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That’s one of the reasons that the National Academy of Sciences formed a committee to consider the ethical implications of CRISPR. Because when I say it can be used in any species, that includes humans, and there is a fear that people will start human embryo manipulations. I would say a huge majority of scientists and clinicians think that it would be way premature at this stage. So I anticipate the National Academy will issue some strong advice, and a moratorium on the use of CRISPR in human embryos. And that’s not to say it will be a ban in the future, but until the risks are better understood, and until the technology is further developed, and until we have a chance to really work through all the ethical implications, there will be a lot of pressure to keep this out of human embryos.

But in other animal models, it could potentially be applicable in any of them, and in very powerful ways. It can be done quickly, it can be done cheaply.


Even after birth if you are munipulating genes for the same purposes it is variant of eugenics. Rebranding eugenics to make it more palitable is nothing new. In the last century it was rebranded as "mercy killings", "better baby contests", "fitter family".


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15 Dec 2015, 12:26 pm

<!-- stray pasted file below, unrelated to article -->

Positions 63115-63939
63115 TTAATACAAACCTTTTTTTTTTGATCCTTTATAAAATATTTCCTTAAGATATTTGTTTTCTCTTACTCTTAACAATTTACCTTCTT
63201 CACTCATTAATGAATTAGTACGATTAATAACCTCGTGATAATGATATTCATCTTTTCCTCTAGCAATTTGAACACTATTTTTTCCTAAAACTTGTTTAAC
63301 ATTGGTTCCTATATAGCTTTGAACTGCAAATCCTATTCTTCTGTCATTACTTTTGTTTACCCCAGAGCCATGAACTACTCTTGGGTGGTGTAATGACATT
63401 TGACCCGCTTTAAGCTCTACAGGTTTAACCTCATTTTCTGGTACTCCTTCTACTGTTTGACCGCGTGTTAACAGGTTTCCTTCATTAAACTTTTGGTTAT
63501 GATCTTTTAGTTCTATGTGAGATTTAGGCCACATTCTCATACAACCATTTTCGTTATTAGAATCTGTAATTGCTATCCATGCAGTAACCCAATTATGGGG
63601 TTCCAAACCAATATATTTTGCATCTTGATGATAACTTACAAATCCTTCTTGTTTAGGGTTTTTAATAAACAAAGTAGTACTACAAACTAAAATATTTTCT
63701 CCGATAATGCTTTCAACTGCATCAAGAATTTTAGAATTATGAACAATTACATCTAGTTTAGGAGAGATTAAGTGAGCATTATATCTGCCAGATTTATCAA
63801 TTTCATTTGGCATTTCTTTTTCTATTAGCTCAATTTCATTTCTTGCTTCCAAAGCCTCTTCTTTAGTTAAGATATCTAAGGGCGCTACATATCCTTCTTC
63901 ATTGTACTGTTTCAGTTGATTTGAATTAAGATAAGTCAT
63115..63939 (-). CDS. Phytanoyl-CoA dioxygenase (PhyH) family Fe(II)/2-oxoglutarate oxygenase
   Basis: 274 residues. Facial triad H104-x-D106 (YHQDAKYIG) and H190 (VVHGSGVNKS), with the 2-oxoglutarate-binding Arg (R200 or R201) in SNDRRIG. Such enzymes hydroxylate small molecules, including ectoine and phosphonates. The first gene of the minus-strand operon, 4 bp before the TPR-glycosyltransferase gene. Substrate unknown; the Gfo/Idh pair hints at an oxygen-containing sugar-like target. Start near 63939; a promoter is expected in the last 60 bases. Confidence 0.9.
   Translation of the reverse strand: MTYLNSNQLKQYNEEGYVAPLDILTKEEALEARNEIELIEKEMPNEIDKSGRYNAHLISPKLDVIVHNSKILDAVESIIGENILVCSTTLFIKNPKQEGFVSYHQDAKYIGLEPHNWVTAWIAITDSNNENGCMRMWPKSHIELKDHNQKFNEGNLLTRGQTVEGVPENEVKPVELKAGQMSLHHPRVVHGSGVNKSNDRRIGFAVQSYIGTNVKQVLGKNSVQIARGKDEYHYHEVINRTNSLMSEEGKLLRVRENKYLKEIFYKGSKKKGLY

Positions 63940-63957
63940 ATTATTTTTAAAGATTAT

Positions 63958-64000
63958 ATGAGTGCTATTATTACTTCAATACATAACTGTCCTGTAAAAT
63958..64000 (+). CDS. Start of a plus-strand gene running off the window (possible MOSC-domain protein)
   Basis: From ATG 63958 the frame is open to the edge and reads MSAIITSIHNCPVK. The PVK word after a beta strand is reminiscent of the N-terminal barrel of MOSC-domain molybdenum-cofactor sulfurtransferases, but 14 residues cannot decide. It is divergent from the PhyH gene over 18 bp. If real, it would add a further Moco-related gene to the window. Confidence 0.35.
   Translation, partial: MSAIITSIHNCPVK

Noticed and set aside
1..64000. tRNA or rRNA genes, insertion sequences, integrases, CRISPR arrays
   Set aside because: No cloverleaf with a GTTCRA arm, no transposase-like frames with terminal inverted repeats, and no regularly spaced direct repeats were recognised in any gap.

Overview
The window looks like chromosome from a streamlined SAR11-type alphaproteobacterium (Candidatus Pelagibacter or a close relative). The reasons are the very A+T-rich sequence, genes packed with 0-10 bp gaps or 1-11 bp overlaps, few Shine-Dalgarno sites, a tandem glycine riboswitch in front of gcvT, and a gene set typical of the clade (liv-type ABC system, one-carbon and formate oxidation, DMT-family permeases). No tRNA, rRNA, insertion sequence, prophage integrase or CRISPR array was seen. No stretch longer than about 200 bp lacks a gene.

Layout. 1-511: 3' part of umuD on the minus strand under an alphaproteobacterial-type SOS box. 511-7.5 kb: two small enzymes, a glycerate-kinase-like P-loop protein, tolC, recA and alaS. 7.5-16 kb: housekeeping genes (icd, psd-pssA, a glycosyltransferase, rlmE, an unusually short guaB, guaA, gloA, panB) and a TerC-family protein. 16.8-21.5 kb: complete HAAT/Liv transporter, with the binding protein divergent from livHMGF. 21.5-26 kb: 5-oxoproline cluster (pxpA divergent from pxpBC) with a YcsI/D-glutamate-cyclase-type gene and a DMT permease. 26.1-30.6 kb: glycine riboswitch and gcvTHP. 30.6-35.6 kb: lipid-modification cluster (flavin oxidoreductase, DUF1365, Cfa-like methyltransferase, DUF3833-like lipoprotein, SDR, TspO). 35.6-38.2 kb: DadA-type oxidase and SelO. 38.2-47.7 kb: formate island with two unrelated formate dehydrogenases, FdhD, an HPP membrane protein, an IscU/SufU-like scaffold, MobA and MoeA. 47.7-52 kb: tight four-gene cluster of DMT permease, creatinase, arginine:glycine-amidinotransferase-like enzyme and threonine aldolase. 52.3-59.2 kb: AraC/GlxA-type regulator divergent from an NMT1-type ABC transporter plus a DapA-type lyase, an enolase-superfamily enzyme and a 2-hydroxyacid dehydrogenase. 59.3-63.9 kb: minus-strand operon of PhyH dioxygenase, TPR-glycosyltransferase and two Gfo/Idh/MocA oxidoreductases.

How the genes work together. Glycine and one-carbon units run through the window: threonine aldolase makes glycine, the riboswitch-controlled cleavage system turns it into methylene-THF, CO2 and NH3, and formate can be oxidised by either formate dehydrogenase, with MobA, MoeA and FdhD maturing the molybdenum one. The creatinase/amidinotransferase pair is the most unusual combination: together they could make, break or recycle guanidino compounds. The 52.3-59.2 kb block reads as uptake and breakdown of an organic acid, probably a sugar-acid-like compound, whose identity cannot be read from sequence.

A problem that I have with the discourse around 'causes' of autism (or MS, or schizophrenia, or Parkinson's, or cancer, or depression, etc) is that it is largely reductionist in nature. We would benefit from a discourse that speaks in terms of contributing factors rather than causes.

Another issue is that diagnostic criteria for autism are still largely under development and are hotly debated among researchers. The fact that so many autistic people are known to have been misdiagnosed and mistreated should make it very clear that we do not yet even have a clear set of guidelines for diagnosis that lead to highly reproducible results.

Another issue is how broad the distribution of abilities, traits, and outcomes is among the autistic population. We have people like Temple Grandin as examples of the unique type of talent is made possible by a combination of autism with a highly supportive parent and (very likely) a lot of other contributing genetic, social, and environmental factors of which very little to nothing is known.